After various regions across the country went into lockdown seemingly overnight, people may have wondered how they would fill their newfound free time. For many, work was the answer.
As companies shifted to remote operations, the normal 9 to 5 schedule that millions of people were adjusted to altered. Working from home seemed like a silver lining for being in the midst of a pandemic, but this arrangement began to hinder the mental health of several workers.
Without the appropriate boundaries in place, people can suffer from exhaustion and burnout, which can have a direct impact on their quality of work. So how can you identify if you are suffering from burnout?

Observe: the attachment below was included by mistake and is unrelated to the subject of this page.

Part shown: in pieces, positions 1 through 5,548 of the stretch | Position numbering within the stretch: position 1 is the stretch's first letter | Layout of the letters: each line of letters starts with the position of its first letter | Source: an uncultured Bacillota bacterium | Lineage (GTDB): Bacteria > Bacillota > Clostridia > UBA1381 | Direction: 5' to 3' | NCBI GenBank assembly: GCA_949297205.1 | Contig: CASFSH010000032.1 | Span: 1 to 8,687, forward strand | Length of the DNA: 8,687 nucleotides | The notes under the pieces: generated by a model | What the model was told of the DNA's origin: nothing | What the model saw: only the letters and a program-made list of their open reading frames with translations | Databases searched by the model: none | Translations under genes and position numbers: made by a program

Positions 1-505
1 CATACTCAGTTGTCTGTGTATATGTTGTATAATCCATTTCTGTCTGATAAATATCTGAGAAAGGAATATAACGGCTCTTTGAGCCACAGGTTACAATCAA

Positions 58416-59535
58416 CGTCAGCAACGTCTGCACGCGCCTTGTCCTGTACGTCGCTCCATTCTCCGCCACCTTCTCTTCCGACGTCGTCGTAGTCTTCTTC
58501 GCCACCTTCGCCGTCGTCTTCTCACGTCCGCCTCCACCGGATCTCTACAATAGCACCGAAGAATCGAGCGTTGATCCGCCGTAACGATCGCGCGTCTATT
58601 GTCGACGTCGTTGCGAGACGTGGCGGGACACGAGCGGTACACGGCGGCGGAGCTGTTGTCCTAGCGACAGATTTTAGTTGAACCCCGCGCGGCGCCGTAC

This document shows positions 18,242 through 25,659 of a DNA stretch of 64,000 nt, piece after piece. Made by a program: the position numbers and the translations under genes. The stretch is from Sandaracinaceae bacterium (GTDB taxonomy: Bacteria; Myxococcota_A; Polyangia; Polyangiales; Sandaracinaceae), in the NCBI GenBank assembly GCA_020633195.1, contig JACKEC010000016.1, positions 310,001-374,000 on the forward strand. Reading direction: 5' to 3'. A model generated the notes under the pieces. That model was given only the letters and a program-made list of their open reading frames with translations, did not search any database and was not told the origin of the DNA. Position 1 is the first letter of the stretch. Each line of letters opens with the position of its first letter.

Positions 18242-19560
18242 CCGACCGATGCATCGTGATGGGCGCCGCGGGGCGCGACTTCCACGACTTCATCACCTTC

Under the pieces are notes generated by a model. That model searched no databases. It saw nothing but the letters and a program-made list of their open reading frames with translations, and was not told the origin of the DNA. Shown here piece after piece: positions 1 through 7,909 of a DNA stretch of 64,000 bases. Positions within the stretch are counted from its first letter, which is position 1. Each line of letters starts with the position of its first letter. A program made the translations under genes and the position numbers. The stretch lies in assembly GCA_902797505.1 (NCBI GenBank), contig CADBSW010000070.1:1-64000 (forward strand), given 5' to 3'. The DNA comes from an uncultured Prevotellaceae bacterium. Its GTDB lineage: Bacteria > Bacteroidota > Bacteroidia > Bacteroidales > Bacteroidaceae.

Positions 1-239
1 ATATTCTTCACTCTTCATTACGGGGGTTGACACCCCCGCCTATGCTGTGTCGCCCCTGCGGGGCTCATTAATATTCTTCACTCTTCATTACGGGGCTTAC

One trait that many remote workers share is the inability to take time off even if you’ve earned it. In fact, a survey by Monster found that 59% of remote workers are taking less time off than normal and 42% do not set aside time for self-care.
Another telltale sign of approaching burnout is using work as an escape from stress. Instead of using time off to relax and connect with loved ones, people may use working to avoid the new realities of the world. Our jobs are familiar to us, so using it as an escape from the new way of living may be a source of relief for people.
Along with using this stress-relief method, remote workers often struggle to set boundaries between their home and work life. Without dedicating a specific schedule and space to conduct work and squeezing in work tasks throughout the entire day, workers become high risk of burning out.